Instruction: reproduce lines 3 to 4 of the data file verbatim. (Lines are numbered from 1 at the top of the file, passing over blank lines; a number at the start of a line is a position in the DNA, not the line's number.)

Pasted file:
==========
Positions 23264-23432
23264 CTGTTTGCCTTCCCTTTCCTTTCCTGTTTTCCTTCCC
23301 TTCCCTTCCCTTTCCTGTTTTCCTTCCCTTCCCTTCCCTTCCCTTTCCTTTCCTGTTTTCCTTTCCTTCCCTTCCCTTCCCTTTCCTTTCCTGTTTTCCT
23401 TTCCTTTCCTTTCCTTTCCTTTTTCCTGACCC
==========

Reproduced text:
23301 TTCCCTTCCCTTTCCTGTTTTCCTTCCCTTCCCTTCCCTTCCCTTTCCTTTCCTGTTTTCCTTTCCTTCCCTTCCCTTCCCTTTCCTTTCCTGTTTTCCT
23401 TTCCTTTCCTTTCCTTTCCTTTTTCCTGACCC